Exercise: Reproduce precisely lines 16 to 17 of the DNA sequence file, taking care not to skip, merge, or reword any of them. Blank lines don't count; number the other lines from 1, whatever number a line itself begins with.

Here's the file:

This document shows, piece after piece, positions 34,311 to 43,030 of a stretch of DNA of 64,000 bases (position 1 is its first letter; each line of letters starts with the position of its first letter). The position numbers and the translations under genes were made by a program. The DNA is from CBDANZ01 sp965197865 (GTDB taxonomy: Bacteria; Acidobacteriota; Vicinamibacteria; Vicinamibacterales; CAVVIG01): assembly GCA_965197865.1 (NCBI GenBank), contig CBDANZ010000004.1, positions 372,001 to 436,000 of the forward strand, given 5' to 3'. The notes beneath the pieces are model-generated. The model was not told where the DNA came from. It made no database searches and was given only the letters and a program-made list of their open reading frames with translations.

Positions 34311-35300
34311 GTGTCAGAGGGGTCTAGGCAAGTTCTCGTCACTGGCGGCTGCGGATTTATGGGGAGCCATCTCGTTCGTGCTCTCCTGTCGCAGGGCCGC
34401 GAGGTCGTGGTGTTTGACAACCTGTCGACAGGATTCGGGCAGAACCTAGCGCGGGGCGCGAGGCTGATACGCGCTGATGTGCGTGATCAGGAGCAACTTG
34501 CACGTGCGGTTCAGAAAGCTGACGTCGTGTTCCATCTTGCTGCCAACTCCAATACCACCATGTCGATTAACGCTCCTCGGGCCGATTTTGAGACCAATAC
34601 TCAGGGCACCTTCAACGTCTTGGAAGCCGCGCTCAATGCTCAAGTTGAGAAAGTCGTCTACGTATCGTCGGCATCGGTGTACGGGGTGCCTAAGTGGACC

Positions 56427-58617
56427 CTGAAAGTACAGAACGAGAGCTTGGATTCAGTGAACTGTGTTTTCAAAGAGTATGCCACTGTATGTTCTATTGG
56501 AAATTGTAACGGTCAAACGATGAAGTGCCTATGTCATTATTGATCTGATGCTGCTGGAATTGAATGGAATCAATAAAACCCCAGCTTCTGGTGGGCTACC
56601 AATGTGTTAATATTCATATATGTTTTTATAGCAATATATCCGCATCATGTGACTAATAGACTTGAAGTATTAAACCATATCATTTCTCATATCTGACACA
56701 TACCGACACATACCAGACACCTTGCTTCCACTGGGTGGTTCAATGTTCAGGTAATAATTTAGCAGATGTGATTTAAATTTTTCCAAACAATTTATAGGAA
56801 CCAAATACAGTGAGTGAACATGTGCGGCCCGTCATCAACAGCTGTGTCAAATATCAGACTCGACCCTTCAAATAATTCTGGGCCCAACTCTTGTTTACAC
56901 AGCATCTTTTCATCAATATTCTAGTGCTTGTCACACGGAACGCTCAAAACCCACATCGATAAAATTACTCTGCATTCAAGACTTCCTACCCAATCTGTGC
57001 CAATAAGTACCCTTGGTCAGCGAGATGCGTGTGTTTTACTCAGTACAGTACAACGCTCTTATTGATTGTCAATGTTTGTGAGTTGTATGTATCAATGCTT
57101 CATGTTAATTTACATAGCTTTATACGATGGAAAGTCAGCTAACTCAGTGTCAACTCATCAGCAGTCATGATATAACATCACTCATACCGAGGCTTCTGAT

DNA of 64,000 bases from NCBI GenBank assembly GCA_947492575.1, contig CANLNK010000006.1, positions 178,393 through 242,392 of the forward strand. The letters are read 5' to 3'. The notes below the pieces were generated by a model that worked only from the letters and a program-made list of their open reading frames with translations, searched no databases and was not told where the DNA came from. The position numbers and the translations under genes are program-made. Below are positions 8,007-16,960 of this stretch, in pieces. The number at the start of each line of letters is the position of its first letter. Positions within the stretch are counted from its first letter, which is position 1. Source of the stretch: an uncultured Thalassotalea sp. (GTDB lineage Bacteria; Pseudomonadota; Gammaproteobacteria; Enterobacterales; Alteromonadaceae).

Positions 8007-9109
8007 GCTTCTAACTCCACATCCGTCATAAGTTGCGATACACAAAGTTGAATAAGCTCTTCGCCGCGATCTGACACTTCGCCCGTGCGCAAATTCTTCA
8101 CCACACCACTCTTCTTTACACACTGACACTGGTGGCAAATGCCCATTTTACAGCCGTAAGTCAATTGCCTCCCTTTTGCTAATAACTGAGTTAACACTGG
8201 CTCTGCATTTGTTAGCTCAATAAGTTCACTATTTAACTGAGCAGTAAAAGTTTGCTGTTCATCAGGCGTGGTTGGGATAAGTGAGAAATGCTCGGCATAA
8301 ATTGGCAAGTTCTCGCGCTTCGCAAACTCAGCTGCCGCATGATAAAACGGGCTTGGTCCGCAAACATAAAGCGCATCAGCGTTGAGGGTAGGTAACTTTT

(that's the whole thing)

DNA of 64,000 bases from NCBI GenBank assembly GCA_947492575.1, contig CANLNK010000006.1, positions 178,393 through 242,392 of the forward strand. The letters are read 5' to 3'. The notes below the pieces were generated by a model that worked only from the letters and a program-made list of their open reading frames with translations, searched no databases and was not told where the DNA came from. The position numbers and the translations under genes are program-made. Below are positions 8,007-16,960 of this stretch, in pieces. The number at the start of each line of letters is the position of its first letter. Positions within the stretch are counted from its first letter, which is position 1. Source of the stretch: an uncultured Thalassotalea sp. (GTDB lineage Bacteria; Pseudomonadota; Gammaproteobacteria; Enterobacterales; Alteromonadaceae).

Positions 8007-9109